In a game full of strengths, its biggest success is one that you don’t have to just take my word for—the background pixel art is simply extraordinary, across the board and in every scene. The intricate design in every single scene is stunning, like the masonry buildings in Iginor that appear to have been built one unique brick at a time. Each Tower and town interior is packed with detail and examinable objects, while the outdoor locations are alive with characters walking around and interacting with merchants. Panoramic vistas of mountains, trees, rivers, and even the desolate wastelands can only be described as uniformly gorgeous. Just one look at the first backdrop behind the Mage's Tower demonstrates how unique each beautiful hand-painted stroke truly is. Part of the reason the quasi-landscape-mazes and the somewhat redundant fetch quests never get irritating is that you’ll never get tired of looking at the scenery, which is a credit to the brilliant John Paul Selwood, lead background artist. It’s not just the backgrounds though; the close-up, perfectly lip-synched character portraits during dialogue are equally impressive.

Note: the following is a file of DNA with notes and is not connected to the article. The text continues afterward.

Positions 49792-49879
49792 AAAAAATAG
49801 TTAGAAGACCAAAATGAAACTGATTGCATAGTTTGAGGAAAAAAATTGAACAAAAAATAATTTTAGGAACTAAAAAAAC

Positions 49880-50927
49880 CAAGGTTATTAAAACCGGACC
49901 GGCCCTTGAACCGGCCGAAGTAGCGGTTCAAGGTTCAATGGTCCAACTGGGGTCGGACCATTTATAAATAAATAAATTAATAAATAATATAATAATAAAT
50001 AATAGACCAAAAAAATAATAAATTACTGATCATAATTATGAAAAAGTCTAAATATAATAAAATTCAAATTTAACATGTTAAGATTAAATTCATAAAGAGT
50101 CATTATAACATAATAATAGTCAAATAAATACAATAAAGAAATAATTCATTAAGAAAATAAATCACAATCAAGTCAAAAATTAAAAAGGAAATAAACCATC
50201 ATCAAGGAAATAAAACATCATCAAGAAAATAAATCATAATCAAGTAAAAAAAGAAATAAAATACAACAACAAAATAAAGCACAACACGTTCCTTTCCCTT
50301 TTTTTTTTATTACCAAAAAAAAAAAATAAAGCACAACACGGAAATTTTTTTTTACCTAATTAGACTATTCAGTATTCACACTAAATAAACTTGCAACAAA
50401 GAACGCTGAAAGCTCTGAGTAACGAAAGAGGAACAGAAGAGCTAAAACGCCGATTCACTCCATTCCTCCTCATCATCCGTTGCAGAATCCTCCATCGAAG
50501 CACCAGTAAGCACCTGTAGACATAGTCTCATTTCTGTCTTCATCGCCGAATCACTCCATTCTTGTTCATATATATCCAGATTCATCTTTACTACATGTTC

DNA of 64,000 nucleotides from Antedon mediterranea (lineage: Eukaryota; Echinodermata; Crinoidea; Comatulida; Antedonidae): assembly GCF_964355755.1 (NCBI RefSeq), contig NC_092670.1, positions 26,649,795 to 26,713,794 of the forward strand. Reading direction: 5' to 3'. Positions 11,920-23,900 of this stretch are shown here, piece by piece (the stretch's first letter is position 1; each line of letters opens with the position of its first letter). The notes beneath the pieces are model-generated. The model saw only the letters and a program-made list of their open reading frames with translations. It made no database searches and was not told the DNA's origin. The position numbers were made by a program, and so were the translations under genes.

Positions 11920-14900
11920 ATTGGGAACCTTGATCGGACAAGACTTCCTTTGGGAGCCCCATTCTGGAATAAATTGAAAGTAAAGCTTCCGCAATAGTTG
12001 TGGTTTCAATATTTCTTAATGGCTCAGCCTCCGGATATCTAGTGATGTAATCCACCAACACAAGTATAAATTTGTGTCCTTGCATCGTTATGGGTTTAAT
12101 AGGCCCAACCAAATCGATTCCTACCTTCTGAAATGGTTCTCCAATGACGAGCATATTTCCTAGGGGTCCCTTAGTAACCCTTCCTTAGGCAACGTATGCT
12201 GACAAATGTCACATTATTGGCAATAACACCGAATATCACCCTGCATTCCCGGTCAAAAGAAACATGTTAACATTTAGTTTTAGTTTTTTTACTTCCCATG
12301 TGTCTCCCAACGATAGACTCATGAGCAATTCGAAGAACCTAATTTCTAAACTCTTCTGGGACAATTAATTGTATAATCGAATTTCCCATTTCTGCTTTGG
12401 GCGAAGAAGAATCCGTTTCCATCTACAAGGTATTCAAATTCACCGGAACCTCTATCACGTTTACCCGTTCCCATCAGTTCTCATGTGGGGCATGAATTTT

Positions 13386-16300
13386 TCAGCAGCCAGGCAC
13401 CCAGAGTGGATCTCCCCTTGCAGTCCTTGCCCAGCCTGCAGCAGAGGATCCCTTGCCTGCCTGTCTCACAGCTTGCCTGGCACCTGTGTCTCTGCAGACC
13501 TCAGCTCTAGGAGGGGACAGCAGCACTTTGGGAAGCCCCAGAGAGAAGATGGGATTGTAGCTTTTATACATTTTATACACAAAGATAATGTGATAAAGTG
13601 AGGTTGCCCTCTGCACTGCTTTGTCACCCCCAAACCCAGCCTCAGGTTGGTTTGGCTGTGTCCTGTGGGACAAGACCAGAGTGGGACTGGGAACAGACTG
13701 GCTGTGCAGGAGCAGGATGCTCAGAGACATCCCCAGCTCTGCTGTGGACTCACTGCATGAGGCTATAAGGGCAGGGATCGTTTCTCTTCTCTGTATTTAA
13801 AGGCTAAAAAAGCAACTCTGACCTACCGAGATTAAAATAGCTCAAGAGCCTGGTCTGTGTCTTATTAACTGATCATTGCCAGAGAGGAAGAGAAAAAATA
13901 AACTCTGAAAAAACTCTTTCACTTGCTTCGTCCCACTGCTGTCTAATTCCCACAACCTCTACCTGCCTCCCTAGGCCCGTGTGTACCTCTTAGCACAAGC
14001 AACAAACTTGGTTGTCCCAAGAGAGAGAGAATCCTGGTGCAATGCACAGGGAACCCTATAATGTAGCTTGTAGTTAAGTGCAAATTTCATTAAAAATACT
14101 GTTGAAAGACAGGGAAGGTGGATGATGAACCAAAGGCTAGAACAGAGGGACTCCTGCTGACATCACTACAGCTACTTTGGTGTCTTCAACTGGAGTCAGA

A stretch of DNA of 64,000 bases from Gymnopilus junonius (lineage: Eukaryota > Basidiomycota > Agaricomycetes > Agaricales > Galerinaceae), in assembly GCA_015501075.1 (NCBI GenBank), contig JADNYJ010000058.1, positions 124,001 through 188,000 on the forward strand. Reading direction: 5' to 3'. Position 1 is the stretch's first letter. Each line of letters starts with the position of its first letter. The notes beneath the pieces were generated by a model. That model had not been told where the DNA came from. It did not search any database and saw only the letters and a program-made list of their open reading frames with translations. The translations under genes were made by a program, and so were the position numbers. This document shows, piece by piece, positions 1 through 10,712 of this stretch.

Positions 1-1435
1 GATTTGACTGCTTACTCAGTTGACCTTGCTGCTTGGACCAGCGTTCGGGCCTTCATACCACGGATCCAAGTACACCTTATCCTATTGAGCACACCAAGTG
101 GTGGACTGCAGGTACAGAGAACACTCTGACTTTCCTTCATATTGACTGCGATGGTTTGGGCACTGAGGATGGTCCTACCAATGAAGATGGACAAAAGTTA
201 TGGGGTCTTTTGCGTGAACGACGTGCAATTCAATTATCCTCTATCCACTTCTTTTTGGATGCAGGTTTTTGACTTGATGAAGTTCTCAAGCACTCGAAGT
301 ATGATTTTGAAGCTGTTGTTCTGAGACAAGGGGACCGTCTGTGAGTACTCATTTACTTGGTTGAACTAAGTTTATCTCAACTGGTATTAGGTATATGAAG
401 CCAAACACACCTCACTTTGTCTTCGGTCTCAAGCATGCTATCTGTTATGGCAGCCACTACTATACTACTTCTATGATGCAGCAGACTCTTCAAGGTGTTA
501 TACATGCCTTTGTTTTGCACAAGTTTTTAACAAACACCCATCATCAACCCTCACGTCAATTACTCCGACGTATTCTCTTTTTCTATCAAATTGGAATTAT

The music is great accompaniment, never too prominent or epic in scale. No tracks demand a dedicated re-listen, but they’re pleasant and serve as an appropriate complement in times of leisure, while ratcheting up the intensity at key moments of confrontation. The area just outside of town is music-free, allowing for the peaceful sounds of wildlife to come to the forefront. Mage’s Initiation is fully and wonderfully voiced for the most part, an even more impressive feat given that it features multiple races and a mix of very diverse heroic and evil characters. Particularly noteworthy are the deep-voiced statuesque Flyterians and the sneeringly nefarious Goblins. The only voice that misses the mark is the very teenage D’Arc, with his overly sincere tendencies to emphasize multiple words in every sentence. When speaking to others or making gently humorous observations about the world around him, his voice is tolerable, but when given intense lines like “The walls are sick with entropy,” his melodrama is a bit cringe-y, though over the entirety of the game his earnestness ultimately won me over.